Saturday, January 13, 2018

“Something Good from Where?” - January 14, 2018

John 1:43-51

If you want to know something about someone, often you start with where they come from. When I was in seminary in North Carolina, there were only a handful of us from the northeast. So when I heard that the incoming class included a Marine chaplain-in-training who was from Pennsylvania, I went over to say hello. I asked her where she was from, and she said she was from a small town that nobody had ever heard of. I said, “What would that be, someplace like Womelsdorf?” and her eyes got really wide. I have no idea why I chose that place, except that I’ve always thought the name sounds funny. I had never even been there, but I can hear myself saying something like, “Can anything good come from Womelsdorf?”

It was actually kind of an embarrassing moment. I had sort of insulted her hometown. I didn’t mean it that way, but that’s how it could have come across. The experience does, however, leave me with some sympathy for Nathanael, at that point still a disciple-to-be, who hears about Jesus of Nazareth, and makes the offhand, snarky comment,

“Can anything good come out of Nazareth?”  [John 1:46]

For a long time, Nazareth was held to be a backwater up in the Judean hills. It was far from the Mediterranean coast, which was the most cosmopolitan area, and far from Jerusalem, which would have been the center of both faith and politics. That gave rise to a tradition of hearing Nathanael’s comment as an expression of the attitude “that Galileans were impious hillbillies detached from Israel‘s religious center.”[1]    

Enter the archaeologists.  As a recent National Geographical article puts it,

“Gallilee — long thought to have been a rural back water and an isolated Jewish enclave —was in fact becoming more urbanized and romanized during Jesus’ day than scholars once imagined, and partly by the fact that Jesus’ boyhood home was just three miles from Sepphoris, the Roman provincial capital. Although the city isn’t mentioned in the Gospels, an ambitious building campaign fueled by Galilee’s ruler, Herod Antipas, would have attracted skilled workers from all the surrounding villages. Many scholars think it’s reasonable to imagine Jesus, a young craftsman living nearby, working at Sepphoris — and, like a college freshman, testing the boundaries of his religious upbringing.”[2]

Then the excavations in town continued and they have discovered the largest-known concentration of Jewish ritual baths — and a complete absence (at least so far) of pig bones,[3] suggesting that despite the Roman presence the area was actually a sort of Bible Belt.

So Phillip’s comment could mean

1)      Can anything good come out of that hick town? Or
2)      Can anything good come from that bunch of construction workers? or
3)      Can anything good come from a bunch of Bible nerds?

Take your pick: whom do you trust least?  Updated a little, would it be somebody from Utah, a Teamsters steward, or a Southern Baptist?  We aren’t quite sure where Nathanael would have pigeonholed Jesus on this continuum, but somehow I do think Jesus has the same problem now that he did then.  People think that he’s going to fall easily into some kind of category and he refuses to do that.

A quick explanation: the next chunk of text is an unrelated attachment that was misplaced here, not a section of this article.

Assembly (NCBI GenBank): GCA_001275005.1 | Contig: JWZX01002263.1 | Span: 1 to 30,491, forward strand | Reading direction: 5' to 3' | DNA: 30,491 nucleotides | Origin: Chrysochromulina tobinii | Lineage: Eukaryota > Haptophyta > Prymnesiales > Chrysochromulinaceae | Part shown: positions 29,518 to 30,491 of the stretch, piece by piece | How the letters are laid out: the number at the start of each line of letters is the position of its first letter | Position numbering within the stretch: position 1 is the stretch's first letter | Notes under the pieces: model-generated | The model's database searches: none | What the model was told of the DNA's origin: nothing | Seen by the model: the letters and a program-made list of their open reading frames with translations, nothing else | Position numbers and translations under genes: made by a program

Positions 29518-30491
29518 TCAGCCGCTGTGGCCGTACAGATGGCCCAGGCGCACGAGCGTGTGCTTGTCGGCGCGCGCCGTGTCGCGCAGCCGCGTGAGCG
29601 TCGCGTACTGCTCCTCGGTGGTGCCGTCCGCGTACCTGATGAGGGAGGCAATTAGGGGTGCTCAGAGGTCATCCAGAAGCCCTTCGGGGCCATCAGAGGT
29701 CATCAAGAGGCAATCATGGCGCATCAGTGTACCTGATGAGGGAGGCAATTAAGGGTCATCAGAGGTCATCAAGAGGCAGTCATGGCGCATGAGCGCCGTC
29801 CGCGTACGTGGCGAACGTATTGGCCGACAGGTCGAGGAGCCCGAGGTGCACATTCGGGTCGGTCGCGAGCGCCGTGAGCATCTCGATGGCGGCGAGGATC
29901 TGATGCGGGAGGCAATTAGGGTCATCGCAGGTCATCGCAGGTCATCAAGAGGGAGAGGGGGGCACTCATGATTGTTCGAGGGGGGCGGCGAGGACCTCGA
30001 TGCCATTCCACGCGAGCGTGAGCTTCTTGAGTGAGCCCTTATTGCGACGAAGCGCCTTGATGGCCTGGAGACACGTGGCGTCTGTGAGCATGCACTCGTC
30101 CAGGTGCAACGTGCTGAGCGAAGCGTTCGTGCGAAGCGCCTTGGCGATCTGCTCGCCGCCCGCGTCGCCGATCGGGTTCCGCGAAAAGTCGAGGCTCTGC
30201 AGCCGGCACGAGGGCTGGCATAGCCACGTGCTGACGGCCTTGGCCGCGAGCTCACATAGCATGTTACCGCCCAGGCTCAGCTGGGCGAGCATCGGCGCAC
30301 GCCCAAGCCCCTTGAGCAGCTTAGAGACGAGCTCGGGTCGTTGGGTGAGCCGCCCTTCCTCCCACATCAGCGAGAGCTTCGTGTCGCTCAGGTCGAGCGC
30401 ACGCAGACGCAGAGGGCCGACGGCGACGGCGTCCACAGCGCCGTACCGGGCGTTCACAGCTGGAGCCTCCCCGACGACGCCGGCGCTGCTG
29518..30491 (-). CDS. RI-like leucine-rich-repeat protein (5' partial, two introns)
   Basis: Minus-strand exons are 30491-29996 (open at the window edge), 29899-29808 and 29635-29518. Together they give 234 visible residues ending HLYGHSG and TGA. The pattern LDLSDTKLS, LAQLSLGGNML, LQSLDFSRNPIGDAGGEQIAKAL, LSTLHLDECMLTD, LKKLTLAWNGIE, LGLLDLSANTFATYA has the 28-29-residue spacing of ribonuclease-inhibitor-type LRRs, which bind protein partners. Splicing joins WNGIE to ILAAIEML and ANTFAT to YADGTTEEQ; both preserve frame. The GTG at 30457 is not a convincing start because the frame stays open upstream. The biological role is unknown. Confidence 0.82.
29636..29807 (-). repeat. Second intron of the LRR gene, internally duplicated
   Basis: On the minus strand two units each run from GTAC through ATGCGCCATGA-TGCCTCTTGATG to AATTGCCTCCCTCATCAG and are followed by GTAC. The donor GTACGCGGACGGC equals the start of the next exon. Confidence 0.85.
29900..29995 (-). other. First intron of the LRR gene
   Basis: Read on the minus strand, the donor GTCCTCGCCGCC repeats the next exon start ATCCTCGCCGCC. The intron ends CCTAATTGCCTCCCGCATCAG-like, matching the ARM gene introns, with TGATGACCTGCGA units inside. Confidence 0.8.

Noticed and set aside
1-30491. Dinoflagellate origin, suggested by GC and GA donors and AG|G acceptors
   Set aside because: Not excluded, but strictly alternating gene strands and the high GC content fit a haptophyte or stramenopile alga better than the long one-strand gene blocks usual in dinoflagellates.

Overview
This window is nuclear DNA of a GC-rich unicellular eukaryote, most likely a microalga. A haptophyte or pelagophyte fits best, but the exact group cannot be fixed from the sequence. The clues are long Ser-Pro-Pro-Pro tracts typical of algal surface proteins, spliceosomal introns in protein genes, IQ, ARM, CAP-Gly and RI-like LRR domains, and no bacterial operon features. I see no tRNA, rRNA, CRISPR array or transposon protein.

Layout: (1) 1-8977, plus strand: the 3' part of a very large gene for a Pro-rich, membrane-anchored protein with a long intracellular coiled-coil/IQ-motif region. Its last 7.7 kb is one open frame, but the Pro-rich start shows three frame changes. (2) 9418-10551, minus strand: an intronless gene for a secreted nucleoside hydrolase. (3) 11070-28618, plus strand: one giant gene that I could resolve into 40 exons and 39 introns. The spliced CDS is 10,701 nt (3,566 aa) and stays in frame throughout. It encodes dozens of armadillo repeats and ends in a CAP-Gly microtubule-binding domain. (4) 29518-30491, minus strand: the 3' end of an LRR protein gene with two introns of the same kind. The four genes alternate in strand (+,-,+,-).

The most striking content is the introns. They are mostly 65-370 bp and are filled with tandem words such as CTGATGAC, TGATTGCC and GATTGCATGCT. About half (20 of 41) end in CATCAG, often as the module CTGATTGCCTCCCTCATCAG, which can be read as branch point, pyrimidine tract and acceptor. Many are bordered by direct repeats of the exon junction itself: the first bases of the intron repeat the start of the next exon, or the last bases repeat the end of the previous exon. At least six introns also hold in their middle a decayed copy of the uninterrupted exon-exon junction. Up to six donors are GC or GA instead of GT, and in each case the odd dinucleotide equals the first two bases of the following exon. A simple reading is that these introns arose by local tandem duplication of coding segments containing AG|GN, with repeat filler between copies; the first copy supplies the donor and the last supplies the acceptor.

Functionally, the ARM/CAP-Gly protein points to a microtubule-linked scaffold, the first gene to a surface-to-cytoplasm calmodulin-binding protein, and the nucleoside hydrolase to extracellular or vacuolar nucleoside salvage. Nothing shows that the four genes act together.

Part of the problem is that so many folks are so loud in proclaiming that he is on their side, or that they know exactly what he would say and do in the twenty-first century.  I would put myself in that group, too.  I am sure, very sure, that he would be standing up for the poor and for migrants and for the decent treatment of women.  But are my notions of how to do that the same as his would be?  I hope so.  I hope so, and I am certain enough to make phone calls and write some letters and even pay the occasional visit to a legislative office about it.  But what if I encounter someone with different notions of how to do things, someone who is not just some cynical staffer who has memorized the talking points or an angry partisan who has drunk the Kool-Aid?  Mind you, those people are out there.  So, too, looking the other way, are folks who plaster bumperstickers on their cars or their guitar cases like they are hex signs that will ward off all evil from the land.  (How am I doing on these stereotypes?)

            Jesus refused to let Nathanael do that to him.  That’s what his (to us) weird response meant.

“When Jesus saw Nathanael coming towards him, he said of him, ‘Here is truly an Israelite in whom there is no deceit!’  Nathanael asked him, ‘Where did you come to know me?’ Jesus answered, ‘I saw you under the fig tree before Philip called you.’” [John 1:47-48]

There’s a whole, beautiful passage of Micah where the prophet promises a day when God will act so that people can turn their swords into plowshares and their spears into pruning hooks [4:3].

“Nation shall not lift up sword against nation,
neither shall they learn war anymore;
but they shall all sit under their own vines and under their own fig trees,